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Old December 26, 2012, 12:33 PM   #176
Al Norris
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It's started.

House Democrat pushes gun reforms backed by NRA members - The Hill

While not yet introduced, Rep. Jim Moran (D-VA) has signaled he has legislation ready that is "popular among members of the National Rifle Association (NRA)."

From poll data (by Frank Luntz), Rep. Moran has found that

Quote:
• 74 percent of NRA members support criminal background checks on all potential gun buyers — as opposed to current law, which requires background checks only on those who buy from licensed gun dealers;

• 79 percent of NRA members back requiring gun retailers to perform background checks on all employees;

• 71 percent of NRA members would bar those on the FBI's terrorist watch-list from buying and owning guns;

• 64 percent of NRA members support requiring gun owners to report lost or stolen firearms.
Add to this that there is a push to bring forward HR 308 (which has been sitting in limbo since Jan. 2011, Rep. Carolyn McCarthy [D-NY4]), a magazine limit/ban bill and a new bill, HR 6680 (Bobby Rush [D-IL1]) that would purportedly register "certain firearms" (the text is not yet available).
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Old December 26, 2012, 01:01 PM   #177
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Originally posted by Technosavant
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I really don't think we can assume this one is going to be party line split one way or the other. Some Republicans will certainly support a ban, some Democrats will certainly fight one.
That's, in essence, what I was saying. Neither party can really do much of anything right now without at least some support of the other due to the split in control of the House and Senate. Even if every single congressional Democrat voted for a new AWB, which is highly unlikely, it would still need some Republican support since that party controls the House. The point of my earlier comments was that if President Obama wanted to gather bipartisan support for a new AWB, which he would have to in order to get one passed, I think there would be much more effective people to convince Republicans and moderate-to-conservative Democrats to do so than Joe Biden.

I simply find it odd that the President would suddenly choose Joe Biden to spearhead an important part of his agenda because, thus far, that has not been Biden's role within the administration. As I think back over Obama's first term, every single important part of his agenda including the automotive bailouts, financial regulation, debt limits, and foreign policy has been spearheaded by the President himself, other members of the cabinet such as the Attorney General or Secretary of State, or prominent congressional Democrats like Nancy Pelosi and Harry Reid. Thus far, Biden's only newsworthy role has been the traditional VP role of campaign attack dog. It just seems strange to me that the President would suddenly change up his roster if gun control were as important to him as the media would have us believe.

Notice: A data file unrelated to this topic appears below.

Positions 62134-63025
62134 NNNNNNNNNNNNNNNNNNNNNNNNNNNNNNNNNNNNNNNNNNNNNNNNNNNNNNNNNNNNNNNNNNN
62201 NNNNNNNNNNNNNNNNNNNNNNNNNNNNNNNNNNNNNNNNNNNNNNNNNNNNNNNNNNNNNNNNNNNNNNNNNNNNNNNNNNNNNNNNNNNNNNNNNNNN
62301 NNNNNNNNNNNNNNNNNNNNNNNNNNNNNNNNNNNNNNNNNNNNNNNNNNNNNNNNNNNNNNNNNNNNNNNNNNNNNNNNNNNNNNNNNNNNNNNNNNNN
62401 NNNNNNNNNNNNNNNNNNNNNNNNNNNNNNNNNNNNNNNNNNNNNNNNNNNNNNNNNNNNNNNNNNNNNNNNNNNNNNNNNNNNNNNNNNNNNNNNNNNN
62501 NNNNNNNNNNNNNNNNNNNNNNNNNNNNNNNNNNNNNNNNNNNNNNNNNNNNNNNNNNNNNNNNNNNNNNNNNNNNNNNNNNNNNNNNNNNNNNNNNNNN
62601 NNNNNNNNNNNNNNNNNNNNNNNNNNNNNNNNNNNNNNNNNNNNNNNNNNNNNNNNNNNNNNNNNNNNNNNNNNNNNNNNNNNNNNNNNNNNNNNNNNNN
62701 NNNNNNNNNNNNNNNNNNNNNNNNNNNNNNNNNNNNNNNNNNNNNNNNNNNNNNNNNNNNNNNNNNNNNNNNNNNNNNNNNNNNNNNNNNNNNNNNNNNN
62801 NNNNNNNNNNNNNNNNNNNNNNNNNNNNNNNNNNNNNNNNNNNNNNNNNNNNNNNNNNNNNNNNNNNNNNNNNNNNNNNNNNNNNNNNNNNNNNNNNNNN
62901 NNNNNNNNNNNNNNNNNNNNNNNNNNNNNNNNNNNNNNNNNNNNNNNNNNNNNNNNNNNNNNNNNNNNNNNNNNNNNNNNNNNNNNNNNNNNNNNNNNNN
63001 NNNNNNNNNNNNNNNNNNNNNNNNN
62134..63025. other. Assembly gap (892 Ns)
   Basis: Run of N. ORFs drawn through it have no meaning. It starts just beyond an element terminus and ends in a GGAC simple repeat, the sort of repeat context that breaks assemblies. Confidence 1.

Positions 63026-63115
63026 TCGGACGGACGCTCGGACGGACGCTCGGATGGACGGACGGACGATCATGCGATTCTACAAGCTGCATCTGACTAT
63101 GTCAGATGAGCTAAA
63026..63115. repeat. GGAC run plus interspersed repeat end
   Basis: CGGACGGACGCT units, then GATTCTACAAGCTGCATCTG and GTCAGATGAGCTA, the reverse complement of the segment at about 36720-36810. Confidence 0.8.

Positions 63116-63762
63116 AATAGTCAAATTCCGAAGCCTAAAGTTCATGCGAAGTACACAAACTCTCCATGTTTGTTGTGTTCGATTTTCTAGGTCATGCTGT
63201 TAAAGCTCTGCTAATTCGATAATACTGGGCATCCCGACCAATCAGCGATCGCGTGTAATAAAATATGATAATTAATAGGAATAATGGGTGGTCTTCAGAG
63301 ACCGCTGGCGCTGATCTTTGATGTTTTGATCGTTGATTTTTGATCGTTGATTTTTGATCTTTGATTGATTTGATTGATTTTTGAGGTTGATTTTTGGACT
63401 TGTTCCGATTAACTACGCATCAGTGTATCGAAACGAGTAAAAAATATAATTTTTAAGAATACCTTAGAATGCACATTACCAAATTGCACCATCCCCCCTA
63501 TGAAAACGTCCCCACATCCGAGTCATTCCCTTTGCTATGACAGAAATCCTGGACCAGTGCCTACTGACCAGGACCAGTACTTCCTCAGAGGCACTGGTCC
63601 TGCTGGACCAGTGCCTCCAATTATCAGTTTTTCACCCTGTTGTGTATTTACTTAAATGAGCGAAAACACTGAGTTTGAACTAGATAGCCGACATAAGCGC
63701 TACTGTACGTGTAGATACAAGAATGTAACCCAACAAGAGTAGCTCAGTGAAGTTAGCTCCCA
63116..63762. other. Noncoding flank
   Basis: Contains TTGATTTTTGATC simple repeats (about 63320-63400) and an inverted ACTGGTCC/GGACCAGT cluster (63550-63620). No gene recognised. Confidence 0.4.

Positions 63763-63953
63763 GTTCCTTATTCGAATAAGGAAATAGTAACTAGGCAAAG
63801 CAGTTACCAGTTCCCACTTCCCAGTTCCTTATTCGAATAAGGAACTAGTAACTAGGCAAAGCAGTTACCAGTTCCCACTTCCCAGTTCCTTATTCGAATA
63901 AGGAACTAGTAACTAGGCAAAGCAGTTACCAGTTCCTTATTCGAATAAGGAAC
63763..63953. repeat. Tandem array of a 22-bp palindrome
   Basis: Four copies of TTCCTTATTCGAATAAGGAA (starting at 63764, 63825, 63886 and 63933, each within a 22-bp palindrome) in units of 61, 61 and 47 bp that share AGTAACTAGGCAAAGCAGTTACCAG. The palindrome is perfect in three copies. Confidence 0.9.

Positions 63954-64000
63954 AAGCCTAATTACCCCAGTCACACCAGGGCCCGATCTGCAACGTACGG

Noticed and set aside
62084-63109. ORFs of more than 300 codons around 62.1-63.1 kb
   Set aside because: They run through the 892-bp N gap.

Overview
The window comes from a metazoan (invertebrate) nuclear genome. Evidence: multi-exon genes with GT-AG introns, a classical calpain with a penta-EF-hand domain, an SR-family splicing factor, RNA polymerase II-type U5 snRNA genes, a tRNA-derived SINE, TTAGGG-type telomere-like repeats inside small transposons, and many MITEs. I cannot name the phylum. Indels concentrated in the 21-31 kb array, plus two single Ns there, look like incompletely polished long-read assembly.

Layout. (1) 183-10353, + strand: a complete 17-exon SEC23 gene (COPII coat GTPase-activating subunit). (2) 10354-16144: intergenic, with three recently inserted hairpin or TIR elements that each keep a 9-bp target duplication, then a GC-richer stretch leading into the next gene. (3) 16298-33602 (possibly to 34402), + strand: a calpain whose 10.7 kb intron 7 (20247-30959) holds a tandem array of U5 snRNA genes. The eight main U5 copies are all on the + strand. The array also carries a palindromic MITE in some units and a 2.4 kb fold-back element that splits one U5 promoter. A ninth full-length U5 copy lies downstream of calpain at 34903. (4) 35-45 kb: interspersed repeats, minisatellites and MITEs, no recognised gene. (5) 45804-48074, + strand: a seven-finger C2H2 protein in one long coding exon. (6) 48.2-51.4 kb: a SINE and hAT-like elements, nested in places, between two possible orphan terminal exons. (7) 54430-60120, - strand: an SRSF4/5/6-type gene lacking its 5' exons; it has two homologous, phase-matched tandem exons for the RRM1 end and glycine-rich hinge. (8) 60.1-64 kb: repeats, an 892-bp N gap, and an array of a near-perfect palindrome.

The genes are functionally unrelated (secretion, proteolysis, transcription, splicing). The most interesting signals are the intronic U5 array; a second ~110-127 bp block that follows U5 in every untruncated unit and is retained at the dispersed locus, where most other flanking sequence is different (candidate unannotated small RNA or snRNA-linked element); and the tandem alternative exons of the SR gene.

Originally posted by Al Norris
Quote:
While not yet introduced, Rep. Jim Moran (D-VA) has signaled he has legislation ready that is "popular among members of the National Rifle Association (NRA)."

From poll data (by Frank Luntz), Rep. Moran has found that


Quote:
• 74 percent of NRA members support criminal background checks on all potential gun buyers — as opposed to current law, which requires background checks only on those who buy from licensed gun dealers;

• 79 percent of NRA members back requiring gun retailers to perform background checks on all employees;

• 71 percent of NRA members would bar those on the FBI's terrorist watch-list from buying and owning guns;

• 64 percent of NRA members support requiring gun owners to report lost or stolen firearms.
I'd very much like to see Luntz's data, but given the criticisms he's recieved from the AAPOR, National Council on Public Polls, Media Matters, and PolitiFact, I'm not going to hold my breath.

Quote:
Add to this that there is a push to bring forward HR 308 (which has been sitting in limbo since Jan. 2011, Rep. Carolyn McCarthy [D-NY4]), a magazine limit/ban bill and a new bill, HR 6680 (Bobby Rush [D-IL1]) that would purportedly register "certain firearms" (the text is not yet available).
That's not surprising as I would classify both McCarthy and Rush as "usual suspects" when it comes to gun control.
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Old December 26, 2012, 01:03 PM   #178
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I'm not so sure of the veracity of such polls. A better way of Luntz putting would be:

Quote:
74 percent of people who claimed to be NRA members and agreed to take the survey rather than hanging up support criminal background checks on all potential gun buyers — as opposed to current law, which requires background checks only on those who buy from licensed gun dealers